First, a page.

Page by Page Books
Read Books Online, for Free
  Blank Cartridges Ian Hay

Shooting Straight

Page 1 of 12

Table Of Contents: The First Hundred Thousand

Next Page

Previous Chapter

Next Chapter

More Books

"What for is the wee felly gaun' tae show us puctures?"

Second Lieutenant Bobby Little, assisted by a sergeant and two unhandy privates, is engaged in propping a large and highly-coloured work of art, mounted on a rough wooden frame and supported on two unsteady legs, against the wall of the barrack square. A half-platoon of A Company, seated upon an adjacent bank, chewing grass and enjoying the mellow autumn sunshine, regard the swaying masterpiece with frank curiosity. For the last fortnight they have been engaged in imbibing the science of musketry. They have learned to hold their rifles correctly, sitting, kneeling, standing, or lying; to bring their backsights and foresights into an undeviating straight line with the base of the bull's-eye; and to press the trigger in the manner laid down in the Musketry Regulations--without wriggling the body or "pulling-off."

They have also learned to adjust their sights, to perform the loading motions rapidly and correctly, and to obey such simple commands as--

"At them two, weemen"--officers' wives, probably--"proceeding from left tae right across the square, at five hundred yairds"

--they are really about fifteen yards away, covered with confusion--"five roonds, fire!"

But as yet they have discharged no shots from their rifles. It has all been make-believe, with dummy cartridges, and fictitious ranges, and snapping triggers. To be quite frank, they are getting just a little tired of musketry training--forgetting for the moment that a soldier who cannot use his rifle is merely an expense to his country and a free gift to the enemy. But the sight of Bobby Little's art gallery cheers them up. They contemplate the picture with childlike interest. It resembles nothing so much as one of those pleasing but imaginative posters by the display of which our Railway Companies seek to attract the tourist to the less remunerative portions of their systems.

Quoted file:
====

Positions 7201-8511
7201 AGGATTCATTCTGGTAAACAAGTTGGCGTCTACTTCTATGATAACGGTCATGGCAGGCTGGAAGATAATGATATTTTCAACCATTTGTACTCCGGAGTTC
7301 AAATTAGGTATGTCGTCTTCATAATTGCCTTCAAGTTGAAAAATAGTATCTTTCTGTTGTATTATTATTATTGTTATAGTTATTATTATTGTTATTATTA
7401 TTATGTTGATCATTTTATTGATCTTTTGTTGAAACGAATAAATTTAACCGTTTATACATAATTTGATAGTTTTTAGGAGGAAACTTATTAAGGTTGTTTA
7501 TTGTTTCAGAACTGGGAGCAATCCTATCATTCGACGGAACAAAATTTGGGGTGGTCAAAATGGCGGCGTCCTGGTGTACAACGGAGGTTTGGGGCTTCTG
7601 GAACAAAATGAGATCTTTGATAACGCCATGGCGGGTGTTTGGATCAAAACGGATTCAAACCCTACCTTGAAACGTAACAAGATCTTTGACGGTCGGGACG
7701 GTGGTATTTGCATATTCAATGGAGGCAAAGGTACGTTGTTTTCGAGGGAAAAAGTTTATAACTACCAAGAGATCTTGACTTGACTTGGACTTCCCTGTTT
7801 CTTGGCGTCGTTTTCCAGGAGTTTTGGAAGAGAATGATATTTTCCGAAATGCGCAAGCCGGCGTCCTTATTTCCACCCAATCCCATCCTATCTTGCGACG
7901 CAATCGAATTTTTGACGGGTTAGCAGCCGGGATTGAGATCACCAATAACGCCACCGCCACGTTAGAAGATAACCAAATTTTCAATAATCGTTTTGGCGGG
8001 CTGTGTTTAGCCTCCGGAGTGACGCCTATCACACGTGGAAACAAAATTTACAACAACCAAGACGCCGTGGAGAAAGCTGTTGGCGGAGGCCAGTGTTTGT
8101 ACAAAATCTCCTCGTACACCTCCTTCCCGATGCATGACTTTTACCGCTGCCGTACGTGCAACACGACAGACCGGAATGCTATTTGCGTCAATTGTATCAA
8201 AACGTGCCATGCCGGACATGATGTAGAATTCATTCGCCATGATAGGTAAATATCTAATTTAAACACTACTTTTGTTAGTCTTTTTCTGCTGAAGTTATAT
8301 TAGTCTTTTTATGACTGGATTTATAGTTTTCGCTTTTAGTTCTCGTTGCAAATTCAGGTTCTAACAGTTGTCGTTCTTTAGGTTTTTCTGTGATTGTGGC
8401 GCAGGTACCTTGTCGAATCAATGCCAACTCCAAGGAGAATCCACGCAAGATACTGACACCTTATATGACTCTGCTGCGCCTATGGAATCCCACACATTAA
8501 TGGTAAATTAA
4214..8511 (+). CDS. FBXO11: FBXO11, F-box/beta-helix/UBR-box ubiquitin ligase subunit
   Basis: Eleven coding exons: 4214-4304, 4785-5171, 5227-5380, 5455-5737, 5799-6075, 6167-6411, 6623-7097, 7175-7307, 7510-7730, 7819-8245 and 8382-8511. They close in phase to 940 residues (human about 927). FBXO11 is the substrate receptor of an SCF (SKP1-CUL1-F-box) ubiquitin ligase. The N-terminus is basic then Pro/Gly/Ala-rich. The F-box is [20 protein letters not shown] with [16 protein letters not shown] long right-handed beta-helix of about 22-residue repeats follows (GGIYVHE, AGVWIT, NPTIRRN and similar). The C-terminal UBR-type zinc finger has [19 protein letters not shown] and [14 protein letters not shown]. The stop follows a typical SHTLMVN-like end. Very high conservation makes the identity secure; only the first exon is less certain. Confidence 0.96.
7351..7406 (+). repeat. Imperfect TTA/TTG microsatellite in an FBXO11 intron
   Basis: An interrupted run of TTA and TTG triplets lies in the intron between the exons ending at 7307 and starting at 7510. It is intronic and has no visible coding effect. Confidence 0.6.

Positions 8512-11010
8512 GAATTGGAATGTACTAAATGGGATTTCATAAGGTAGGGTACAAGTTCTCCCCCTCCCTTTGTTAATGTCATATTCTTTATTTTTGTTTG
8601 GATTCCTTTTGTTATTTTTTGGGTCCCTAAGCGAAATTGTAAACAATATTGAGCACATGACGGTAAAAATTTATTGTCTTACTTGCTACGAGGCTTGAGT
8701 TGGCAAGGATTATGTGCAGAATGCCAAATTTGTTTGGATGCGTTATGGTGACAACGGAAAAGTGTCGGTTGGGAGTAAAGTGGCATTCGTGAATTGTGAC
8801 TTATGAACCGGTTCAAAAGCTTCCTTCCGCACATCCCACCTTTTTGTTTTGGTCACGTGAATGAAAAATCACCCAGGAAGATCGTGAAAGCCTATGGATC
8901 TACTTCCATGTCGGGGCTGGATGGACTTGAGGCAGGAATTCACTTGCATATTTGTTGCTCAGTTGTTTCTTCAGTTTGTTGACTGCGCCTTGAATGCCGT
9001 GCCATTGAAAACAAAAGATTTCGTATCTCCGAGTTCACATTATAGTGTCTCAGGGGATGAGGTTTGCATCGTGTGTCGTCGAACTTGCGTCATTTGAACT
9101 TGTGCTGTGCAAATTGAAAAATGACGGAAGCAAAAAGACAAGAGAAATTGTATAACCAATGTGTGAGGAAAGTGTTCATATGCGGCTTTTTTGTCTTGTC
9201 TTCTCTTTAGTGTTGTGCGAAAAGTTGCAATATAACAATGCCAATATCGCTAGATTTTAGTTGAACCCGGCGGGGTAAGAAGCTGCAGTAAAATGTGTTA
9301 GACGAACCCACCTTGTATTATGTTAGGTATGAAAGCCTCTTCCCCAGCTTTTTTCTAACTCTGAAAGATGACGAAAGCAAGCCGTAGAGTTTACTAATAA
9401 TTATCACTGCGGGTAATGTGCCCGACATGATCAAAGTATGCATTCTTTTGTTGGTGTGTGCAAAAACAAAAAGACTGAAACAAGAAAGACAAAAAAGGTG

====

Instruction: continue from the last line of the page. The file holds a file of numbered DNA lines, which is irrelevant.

We have hundreds more books for your enjoyment. Read them all!

"What for is the wee felly gaun' tae show us puctures?"

Thus Private Mucklewame. A pundit in the rear rank answers him.

"Yon's Gairmany."

"Gairmany ma auntie!" retorts Mucklewame. "There's no chumney-stalks in Gairmany."

"Maybe no; but there's wundmulls. See the wundmull there--on yon wee knowe!"

"There a pit-held!" exclaims another voice. This homely spectacle is received with an affectionate sigh. Until two months ago more than half the platoon had never been out of sight of at least half a dozen.

"See the kirk, in ablow the brae!" says some one else, in a pleased voice. "It has a nock in the steeple."

"I hear they Gairmans send signals wi' their kirk-nocks," remarks Private M'Micking, who, as one of the Battalion signallers--or "buzzers," as the vernacular has it, in imitation of the buzzing of the Morse instrument--regards himself as a sort of junior Staff Officer. "They jist semaphore with the haunds of the nock--"

"I wonder," remarks the dreamy voice of Private M'Leary, the humorist of the platoon, "did ever a Gairman buzzer pit the ba' through his ain goal in a fitba' match?"

This irrelevant reference to a regrettable incident of the previous Saturday afternoon is greeted with so much laughter that Bobby Little, who has at length fixed his picture in position, whips round.

Page 1 of 12 Previous Chapter   Next Page
Who's On Your Reading List?
Read Classic Books Online for Free at
Page by Page Books.TM
The First Hundred Thousand
Ian Hay

Home | More Books | About Us | Copyright 2005